High Line Corridor Pneumatic Waste Collection System (2017) funding: NYSERDA NYSDOT

"Trucks, Trains, Tugs and Tubes: A Model for More-Efficient Collection and Transfer of Solid Waste, the Predominant Form of First-Mile Urban Freight" (2015) funding: Volvo Research Foundation

On behalf of CUNY's University Transportation Research Center, Region 2 (UTRC), we designed and analyzed the costs and benefits of transporting containers from a pneumatic waste collection terminal via New York City's existing urban freight rail infrastructure.


A Study of the Feasibility of Pneumatic Transport of Municipal Solid Waste and Recyclables in Manhattan Using Existing Transportation Infrastructure” (2013) funding: NYSERDA and NYSDOT

On behalf of CUNY's University Transportation Research Center, Region 2 (UTRC), we modeled a Second Avenue network that would collect refuse, metal/glass/plastic and paper streams from residents, businesses, and pedestrians via a tube strapped beneath the temporary deck covering construction of the 96th St Station.  Waste materials produced by subway riders would be collected in a parallel tube running through the subway tunnel. The proposed network would also serve the 1500-unit public housing complex and a community hospital just north of the Station, supporting recycling efforts and eliminating the need for compactor yards and garbage truck access. We also modeled a pneumatic system that would use the High Line Park viaduct as a convenient way to collect refuse and recycling from the Chelsea Market complex, along with litter-bin material from the Park. The study compared impacts of current truck collection in both locations to the proposed pneumatic networks. The High Line study led to our initiative for the High Line Corridor.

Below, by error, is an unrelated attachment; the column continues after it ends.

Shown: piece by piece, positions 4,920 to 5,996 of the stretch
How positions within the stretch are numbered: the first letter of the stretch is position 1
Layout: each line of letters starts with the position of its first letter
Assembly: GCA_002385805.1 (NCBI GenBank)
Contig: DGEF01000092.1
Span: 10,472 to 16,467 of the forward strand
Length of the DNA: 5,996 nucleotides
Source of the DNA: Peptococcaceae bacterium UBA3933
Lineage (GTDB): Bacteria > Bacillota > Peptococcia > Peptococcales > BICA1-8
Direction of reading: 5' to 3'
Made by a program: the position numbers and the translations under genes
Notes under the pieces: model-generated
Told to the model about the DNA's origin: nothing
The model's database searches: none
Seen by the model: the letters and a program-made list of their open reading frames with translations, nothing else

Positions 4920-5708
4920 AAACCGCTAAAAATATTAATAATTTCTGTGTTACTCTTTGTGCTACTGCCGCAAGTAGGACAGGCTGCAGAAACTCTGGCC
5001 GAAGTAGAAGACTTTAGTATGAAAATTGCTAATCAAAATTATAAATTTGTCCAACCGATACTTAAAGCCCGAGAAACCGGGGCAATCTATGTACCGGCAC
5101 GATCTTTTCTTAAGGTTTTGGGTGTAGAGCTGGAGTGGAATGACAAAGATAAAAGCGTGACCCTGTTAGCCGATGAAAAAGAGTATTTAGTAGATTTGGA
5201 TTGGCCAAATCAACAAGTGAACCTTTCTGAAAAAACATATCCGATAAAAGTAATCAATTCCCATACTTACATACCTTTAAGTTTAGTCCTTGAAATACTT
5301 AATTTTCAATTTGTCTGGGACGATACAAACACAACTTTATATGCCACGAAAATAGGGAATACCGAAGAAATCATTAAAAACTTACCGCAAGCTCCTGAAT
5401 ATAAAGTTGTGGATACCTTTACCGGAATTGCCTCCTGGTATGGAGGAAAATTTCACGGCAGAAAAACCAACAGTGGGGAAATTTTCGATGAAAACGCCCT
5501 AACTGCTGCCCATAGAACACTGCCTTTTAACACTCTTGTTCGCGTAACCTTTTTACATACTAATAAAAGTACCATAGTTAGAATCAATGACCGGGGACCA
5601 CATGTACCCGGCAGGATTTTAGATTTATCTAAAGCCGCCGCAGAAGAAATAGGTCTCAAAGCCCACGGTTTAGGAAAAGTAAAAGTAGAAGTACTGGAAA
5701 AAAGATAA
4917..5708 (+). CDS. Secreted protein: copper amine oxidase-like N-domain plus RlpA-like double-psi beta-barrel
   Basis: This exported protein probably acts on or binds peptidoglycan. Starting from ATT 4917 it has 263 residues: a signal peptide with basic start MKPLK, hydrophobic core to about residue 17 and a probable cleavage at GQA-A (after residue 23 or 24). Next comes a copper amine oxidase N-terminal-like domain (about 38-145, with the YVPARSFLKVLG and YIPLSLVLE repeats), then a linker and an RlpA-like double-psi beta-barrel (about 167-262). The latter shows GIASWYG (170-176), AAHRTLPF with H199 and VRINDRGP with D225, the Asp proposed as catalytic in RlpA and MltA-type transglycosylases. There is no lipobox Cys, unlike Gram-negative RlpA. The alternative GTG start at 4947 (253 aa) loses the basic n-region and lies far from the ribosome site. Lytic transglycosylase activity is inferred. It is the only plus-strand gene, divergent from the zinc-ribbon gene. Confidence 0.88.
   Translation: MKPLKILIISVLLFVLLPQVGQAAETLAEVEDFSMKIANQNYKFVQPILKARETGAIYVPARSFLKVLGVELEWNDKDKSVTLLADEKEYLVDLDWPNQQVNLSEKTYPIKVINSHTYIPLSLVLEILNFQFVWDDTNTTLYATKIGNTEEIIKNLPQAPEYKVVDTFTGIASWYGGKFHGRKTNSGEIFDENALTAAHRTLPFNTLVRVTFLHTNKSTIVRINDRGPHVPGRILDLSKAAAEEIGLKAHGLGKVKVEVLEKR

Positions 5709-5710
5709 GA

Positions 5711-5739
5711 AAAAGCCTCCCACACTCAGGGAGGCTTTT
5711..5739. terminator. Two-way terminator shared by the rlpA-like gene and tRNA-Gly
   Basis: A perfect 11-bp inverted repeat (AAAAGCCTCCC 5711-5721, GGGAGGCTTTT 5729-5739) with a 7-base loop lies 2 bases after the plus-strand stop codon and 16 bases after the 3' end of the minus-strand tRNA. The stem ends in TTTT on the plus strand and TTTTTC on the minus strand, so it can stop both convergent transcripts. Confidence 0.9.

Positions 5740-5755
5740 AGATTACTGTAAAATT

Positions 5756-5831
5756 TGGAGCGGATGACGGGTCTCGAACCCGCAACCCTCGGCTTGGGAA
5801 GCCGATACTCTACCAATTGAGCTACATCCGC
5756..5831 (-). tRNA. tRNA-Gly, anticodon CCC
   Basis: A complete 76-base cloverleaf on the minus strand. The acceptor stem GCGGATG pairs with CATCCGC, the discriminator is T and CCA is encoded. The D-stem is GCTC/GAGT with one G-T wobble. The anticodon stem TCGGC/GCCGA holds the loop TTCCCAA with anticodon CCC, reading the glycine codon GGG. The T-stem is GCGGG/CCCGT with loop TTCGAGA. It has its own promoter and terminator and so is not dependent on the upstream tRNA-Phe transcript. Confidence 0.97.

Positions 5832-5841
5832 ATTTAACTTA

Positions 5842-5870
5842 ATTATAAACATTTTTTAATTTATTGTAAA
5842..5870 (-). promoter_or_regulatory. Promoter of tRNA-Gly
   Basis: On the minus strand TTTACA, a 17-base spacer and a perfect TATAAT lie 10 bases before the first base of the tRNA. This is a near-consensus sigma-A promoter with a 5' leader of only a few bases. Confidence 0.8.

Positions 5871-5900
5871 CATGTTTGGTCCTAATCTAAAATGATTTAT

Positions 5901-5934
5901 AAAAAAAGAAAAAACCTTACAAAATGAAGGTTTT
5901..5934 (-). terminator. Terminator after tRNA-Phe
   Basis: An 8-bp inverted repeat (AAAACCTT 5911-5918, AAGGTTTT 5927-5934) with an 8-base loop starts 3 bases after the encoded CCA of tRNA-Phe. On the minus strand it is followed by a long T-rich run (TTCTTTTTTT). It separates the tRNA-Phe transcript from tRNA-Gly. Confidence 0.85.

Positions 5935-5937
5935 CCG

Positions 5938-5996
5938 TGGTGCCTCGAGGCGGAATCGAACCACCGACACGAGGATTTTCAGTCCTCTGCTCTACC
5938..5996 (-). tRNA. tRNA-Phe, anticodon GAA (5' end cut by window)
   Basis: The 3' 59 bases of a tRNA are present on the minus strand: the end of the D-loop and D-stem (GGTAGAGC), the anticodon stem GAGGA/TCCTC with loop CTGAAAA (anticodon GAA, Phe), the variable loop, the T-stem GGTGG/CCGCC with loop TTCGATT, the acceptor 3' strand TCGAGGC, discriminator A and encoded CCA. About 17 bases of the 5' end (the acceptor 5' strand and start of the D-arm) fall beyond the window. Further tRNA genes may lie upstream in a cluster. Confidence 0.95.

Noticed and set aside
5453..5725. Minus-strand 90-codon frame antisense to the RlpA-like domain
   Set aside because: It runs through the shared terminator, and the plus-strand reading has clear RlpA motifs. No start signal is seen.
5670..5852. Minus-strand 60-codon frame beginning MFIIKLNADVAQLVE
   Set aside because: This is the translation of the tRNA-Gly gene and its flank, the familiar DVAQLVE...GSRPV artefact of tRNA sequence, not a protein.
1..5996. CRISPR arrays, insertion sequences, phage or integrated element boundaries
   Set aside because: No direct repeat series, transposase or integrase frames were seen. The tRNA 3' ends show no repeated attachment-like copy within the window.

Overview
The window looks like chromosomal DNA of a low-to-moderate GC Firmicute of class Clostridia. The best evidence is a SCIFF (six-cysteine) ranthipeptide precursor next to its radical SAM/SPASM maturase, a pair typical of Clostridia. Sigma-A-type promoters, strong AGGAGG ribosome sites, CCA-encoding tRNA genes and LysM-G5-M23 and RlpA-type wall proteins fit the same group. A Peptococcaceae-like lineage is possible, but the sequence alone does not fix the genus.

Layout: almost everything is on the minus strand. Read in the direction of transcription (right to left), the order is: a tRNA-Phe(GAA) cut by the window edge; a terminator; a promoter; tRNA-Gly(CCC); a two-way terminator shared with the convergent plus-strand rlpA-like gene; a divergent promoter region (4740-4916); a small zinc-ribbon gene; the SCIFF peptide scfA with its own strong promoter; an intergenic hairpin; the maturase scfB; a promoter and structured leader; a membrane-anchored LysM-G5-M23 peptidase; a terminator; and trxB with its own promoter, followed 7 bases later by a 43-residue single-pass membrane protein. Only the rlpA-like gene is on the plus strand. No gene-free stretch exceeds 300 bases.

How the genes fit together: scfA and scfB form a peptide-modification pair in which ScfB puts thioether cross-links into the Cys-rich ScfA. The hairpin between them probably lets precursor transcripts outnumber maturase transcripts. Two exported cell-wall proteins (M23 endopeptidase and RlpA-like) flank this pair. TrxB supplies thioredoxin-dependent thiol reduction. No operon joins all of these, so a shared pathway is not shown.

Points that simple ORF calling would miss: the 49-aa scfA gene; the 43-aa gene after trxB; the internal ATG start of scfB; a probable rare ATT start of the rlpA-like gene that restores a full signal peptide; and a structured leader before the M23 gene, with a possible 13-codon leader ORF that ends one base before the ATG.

All residential refuse from Roosevelt Island in New York City has been collected auto-pneumatically since 1975. We asked: Could the system be expanded to reduce truck traffic and position Roosevelt Island as a model for 21st century sustainable waste management?

Eliminating Trucks on Roosevelt Island for the Collection of Wastes” (2013) funding NYSERDA NYSDOT

On behalf of CUNY's University Transportation Research Center, Region 2 (UTRC), we analyzed the costs and benefits of alternatives for upgrading and expanding the existing system and compared them to the conventional truck-based alternative. The UTRC study was funded by the New York State Energy Research and Development Authority (NYSERDA) through a program that explores innovative techniques to reduce transportation-related fossil fuel use and greenhouse-gas emissions.